Mathew Englander (mathew5000) wrote,
Mathew Englander

Today is the first day of the Vancouver International Film Festival. I caught a few media screenings; here are some short comments on what I saw. The scores are on a scale from 0 to 10.

The Prince of Pot: The US vs. Marc Emery (Canada). A decent documentary about entrepreneur Marc Emery, a Canadian citizen currently facing extradition to the United States for drug trafficking. The film has interviews with Emery as well as his wife, his colleagues, and his lawyer, plus some cogent analysis by former Vancouver mayor (and now senator) Larry Campbell about the politics of marijuana. The film attempts to make the case that the American prosecutors seeking to put Emery on trial are concerned mainly with silencing his political activism (namely advocating for the legalization of marijuana in Canada). However, the U.S. district attorney interviewed in the film maintains that they are pursuing Emery only because his business (selling cannabis seeds by mail-order) causes harm to the American public. 7

Atonement (UK). Scheduled as the Festival’s opening gala, this film (based on the novel by Ian McEwan) has a very strong first third, with strong performances by Keira Knightley, James McAvoy, and Saoirse Ronan. The film is worth seeing for its unusual, creative, and highly effective narrative style of the first 40 minutes. After that, however, it gets a little mired and confusing, with the setting moved to France and the opening stages of the Second World War. Perhaps this is due to the deletion of scenes and exposition that had been in the novel. I liked the ending, however, and overall I strongly recommend the film. 8

War Made Easy: How Presidents and Pundits Keep Spinning Us to Death (USA). A very strong documentary about how the U.S. military uses propaganda. The film looks at the conflicts in Vietnam, Panama, and the Persian Gulf, but mostly focuses on the Iraq War. It is strongly critical of CNN, NBC, the New York Times, and other mainstream media, making the case that they were negligent at the outset of the war in accepting everything the government said at face value, and suppressing contrary opinions. 10

The Stone Angel (Canada). This film seemed like fifty cinematic clichés strung together. Ellen Burstyn plays a curmudgeonly old lady resisting being put in a retirement home; this is interspersed with flashbacks to various times in her life. It’s an adaptation of the classic Margaret Laurence novel (which I have never read), but it seems that they moved everything forward 40 years. The 1964 novel was about a 90-year-old woman in the early 1960s looking back on her life in Manitoba in the 19th Century. The film takes place in 2007 (more or less) and the flashbacks are all in the 20th Century. The whole thing did not ring true at all, presumably because Laurence’s observations about each historical era are garbled by transposing all the events of the film to later eras. There is one excellent performance, by Cole Hauser as Bram Shipley. Most of the other actors were good but a few (like Sheila McCarthy) were over the top. 3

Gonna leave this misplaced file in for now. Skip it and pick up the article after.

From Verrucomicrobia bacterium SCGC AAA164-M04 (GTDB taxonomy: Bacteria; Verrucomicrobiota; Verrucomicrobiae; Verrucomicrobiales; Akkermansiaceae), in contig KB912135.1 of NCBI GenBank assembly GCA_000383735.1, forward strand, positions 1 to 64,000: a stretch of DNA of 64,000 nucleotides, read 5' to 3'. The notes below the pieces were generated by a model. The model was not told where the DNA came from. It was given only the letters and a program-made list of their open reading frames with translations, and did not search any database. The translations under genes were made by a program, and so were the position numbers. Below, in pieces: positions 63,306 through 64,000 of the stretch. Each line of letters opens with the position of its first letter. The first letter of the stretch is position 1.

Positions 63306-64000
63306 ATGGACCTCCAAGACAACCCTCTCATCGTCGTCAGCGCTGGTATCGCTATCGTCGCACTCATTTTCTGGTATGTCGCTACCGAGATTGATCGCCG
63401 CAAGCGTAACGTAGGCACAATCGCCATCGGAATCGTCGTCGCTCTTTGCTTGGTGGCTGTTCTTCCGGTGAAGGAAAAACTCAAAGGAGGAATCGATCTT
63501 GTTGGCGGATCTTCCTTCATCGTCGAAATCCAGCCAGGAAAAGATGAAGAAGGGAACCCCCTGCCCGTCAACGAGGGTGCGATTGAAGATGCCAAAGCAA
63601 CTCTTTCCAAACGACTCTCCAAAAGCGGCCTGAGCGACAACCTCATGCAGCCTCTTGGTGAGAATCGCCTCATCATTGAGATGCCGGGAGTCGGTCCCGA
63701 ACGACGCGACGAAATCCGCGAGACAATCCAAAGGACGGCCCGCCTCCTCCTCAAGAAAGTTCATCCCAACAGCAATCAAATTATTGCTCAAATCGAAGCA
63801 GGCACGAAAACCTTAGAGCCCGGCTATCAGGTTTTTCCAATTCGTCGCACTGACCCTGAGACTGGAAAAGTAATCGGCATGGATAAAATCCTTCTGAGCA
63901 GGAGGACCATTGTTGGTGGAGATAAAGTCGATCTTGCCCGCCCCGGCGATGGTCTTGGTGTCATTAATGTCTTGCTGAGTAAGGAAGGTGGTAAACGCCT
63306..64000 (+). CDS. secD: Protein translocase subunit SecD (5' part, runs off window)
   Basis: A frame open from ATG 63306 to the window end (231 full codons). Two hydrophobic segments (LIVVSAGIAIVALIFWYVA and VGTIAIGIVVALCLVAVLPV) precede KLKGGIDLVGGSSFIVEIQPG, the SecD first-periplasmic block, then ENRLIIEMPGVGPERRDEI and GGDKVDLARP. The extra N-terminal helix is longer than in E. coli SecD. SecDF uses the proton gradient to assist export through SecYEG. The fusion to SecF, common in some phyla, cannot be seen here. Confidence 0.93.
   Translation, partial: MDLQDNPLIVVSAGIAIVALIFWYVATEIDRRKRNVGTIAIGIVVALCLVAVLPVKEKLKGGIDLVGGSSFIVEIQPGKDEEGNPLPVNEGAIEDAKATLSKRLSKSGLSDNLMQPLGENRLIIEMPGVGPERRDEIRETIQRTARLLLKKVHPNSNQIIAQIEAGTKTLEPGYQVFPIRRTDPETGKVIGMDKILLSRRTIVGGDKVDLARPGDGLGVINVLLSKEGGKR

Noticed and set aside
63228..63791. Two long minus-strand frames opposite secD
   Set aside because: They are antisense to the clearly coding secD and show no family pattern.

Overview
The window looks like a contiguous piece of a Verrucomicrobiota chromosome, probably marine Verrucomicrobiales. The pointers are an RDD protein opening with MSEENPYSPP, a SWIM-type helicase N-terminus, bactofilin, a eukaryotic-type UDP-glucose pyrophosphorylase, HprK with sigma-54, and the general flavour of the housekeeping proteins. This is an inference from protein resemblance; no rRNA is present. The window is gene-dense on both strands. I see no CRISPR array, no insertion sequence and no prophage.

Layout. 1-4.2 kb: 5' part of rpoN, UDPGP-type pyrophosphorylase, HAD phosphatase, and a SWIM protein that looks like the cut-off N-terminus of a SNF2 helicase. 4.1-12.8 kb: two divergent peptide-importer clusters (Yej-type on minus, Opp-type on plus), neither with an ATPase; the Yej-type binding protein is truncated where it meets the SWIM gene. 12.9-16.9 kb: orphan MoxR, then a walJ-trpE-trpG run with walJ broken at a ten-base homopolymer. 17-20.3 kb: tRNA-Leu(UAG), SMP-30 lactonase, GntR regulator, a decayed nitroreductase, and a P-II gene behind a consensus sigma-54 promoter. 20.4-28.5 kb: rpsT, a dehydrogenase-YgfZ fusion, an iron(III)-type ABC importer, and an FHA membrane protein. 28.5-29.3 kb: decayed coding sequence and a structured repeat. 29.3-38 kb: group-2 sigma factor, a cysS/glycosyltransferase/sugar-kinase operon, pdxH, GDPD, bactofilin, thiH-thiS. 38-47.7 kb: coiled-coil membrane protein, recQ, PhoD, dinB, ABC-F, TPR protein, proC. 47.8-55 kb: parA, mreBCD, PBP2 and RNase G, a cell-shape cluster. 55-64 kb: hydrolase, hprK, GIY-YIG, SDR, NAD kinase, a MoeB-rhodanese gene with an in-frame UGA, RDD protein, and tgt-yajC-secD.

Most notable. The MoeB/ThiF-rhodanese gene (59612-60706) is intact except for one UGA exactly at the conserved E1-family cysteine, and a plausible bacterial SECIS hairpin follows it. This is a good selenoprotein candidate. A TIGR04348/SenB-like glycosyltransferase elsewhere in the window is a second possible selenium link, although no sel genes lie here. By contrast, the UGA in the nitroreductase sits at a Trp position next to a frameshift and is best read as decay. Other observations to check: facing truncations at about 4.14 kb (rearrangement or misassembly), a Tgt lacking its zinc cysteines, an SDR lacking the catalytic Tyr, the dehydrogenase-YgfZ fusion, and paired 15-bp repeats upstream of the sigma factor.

In the Shadow of the Moon (UK). A nicely flowing documentary on NASA’s program to put men on the moon. The film mostly focuses on the personalities involved, and includes interviews with (I believe) all the surviving Apollo astronauts. The film also has some coverage of the scientific and technological challenges but I thought it could have examined that aspect more deeply. 8

The Tracey Fragments (Canada). Bruce McDonald’s latest film tells the story of an alienated 15-year-old girl in Winnipeg searching for her missing younger brother. The film mostly uses experimental techniques, to good effect. It stars Ellen Page (from Hard Candy; she is also in The Stone Angel). 7

Young People Fucking (Canada). A comedy about five sexual encounters in Toronto. The script is clever and many of the actors are good (like Carly Pope from Popular). 7

Samson and Delilah (The Netherlands). The French-language opera adapted for film with some kind of modern middle-east setting. Boring and cartoonish, I almost walked out several times and I wish I had. Shot in digital video, the movie looked terrible; perhaps just the way it was projected but all the reds and blues were garishly ugly. The music was loud and unpleasant and never let up. The singing voice of Klara Uleman, playing Delilah, was particularly grating. 1

Hollywood Chinese (USA). An insightful survey of how Chinese and Chinese-American people have been depicted in American feature films, following the history of Hollywood from the silent era to the present. The documentary includes interviews with several Chinese-American actors and directors as well as white actors who portrayed Chinese people. 8
Tags: films, movies, vancouver international film festival, viff

  • Netflix recommendations

    I recently discovered, a terrific third-party Netflix search tool; it will tell you in which of 24 countries you can stream a given film…

  • Top 25 narrative features, 2015

    I posted my list of favourite docs yesterday. Here are my 25 favourite new feature-length narrative films watched for the first time in 2015. 1.…

  • Top ten docs, 2015

    These are my ten favourite feature documentaries seen in 2015. 1. Uyghurs: Prisoners of the Absurd ( Patricio Henríquez, 2014) 2. The Look of…

  • Post a new comment


    default userpic

    Your reply will be screened

    When you submit the form an invisible reCAPTCHA check will be performed.
    You must follow the Privacy Policy and Google Terms of use.